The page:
Pathogens contain genes not found in their closely related counter parts
Genes specific to the pathogens are organized into islands, islet, atolls. That is, specific regions that are unique to the pathogens.
Pathogenicity islands encode those functions needed for the pathogen to causes a successful infection. It still needs the rest of the chromosome!
Pathogenicity islands have different G+C content than the backbone chromosome. Islands tend to be A+T rich, especially in Salmonella and E.coli.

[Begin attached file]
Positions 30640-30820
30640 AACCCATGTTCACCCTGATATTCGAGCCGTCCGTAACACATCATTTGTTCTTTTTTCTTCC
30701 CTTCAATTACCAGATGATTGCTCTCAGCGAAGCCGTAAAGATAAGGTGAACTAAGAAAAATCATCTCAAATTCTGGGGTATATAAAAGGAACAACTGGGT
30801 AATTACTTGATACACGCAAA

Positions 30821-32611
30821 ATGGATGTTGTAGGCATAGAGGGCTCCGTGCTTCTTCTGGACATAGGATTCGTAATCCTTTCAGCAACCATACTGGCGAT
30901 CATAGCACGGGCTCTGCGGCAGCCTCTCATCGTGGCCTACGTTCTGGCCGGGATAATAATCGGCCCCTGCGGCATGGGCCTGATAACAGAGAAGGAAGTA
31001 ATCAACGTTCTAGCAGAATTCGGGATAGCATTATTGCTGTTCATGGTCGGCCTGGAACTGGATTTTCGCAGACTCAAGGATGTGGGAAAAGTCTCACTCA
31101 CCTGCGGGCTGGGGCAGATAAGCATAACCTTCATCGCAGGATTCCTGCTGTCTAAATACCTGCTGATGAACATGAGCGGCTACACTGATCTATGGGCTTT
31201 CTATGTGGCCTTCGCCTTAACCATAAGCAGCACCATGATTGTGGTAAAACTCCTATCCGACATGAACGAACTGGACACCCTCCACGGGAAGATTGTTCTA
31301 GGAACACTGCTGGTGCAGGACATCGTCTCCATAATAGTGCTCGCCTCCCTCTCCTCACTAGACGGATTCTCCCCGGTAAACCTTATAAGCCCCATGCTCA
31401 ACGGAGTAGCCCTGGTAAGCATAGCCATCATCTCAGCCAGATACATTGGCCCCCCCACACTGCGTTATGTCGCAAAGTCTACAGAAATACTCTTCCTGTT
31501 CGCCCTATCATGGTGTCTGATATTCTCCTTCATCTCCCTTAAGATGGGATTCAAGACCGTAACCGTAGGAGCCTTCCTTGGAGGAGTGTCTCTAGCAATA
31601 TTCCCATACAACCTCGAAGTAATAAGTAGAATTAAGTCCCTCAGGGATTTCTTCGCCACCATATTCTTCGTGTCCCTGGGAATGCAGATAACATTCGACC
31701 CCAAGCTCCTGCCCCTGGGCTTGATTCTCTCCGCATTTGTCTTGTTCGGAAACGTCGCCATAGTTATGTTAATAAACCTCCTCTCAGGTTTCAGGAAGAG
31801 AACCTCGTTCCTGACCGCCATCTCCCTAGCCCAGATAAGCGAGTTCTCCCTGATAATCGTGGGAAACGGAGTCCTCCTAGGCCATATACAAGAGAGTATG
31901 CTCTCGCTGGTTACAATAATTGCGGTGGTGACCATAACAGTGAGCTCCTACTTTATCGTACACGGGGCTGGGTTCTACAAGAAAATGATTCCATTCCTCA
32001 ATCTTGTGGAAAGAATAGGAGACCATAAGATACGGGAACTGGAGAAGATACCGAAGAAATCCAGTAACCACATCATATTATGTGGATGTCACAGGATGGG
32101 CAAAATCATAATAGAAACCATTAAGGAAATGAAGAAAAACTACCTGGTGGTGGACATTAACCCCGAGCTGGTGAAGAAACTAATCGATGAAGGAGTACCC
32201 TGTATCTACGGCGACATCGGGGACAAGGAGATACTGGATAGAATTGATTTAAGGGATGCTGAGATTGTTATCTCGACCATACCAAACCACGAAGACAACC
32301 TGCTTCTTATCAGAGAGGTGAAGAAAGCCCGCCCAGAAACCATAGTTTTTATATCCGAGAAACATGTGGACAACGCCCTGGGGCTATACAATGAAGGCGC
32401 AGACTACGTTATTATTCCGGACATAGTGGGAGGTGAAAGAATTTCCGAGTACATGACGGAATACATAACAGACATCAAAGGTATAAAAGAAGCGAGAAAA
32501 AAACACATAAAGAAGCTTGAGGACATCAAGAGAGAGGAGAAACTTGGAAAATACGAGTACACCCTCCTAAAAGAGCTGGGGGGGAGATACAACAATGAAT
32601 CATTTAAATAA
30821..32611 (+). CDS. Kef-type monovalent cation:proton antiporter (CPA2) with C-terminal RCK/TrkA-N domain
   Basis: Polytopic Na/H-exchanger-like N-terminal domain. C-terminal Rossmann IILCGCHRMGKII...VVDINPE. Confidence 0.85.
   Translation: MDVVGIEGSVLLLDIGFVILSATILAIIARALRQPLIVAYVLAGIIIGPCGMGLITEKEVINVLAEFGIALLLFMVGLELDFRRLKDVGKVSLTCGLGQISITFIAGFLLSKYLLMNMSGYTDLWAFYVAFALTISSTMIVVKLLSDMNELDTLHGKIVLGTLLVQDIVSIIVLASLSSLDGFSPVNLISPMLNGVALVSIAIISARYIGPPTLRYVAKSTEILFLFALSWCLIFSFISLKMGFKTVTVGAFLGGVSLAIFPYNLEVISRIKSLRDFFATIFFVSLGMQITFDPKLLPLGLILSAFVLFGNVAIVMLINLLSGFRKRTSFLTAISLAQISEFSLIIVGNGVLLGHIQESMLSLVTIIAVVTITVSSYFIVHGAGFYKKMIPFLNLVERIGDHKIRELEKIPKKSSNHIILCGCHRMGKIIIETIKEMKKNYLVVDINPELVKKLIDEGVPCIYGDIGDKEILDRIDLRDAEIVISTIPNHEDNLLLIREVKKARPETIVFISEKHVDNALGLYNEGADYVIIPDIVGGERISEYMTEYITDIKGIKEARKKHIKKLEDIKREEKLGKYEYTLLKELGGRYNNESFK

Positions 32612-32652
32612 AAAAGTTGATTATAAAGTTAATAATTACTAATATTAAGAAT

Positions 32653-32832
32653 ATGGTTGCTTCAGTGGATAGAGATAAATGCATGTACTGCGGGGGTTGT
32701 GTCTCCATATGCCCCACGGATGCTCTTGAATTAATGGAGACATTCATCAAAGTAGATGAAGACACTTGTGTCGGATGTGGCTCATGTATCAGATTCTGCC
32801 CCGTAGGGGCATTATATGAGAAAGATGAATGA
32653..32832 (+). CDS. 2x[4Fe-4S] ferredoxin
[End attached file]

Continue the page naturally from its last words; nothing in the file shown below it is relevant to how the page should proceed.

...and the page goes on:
PA’s can encode a specialized secretion apparatus designed to transfer effector proteins into the host. The proteins are specifically designed to alter host cell function. The proteins usually interact with a specific host protein or class of proteins.
Some but not all PA’s have inserted in a rare tRNA seltRNA. This insertion event does not interrupt the tRNA, but provides a powerful selection for the PA’s presence.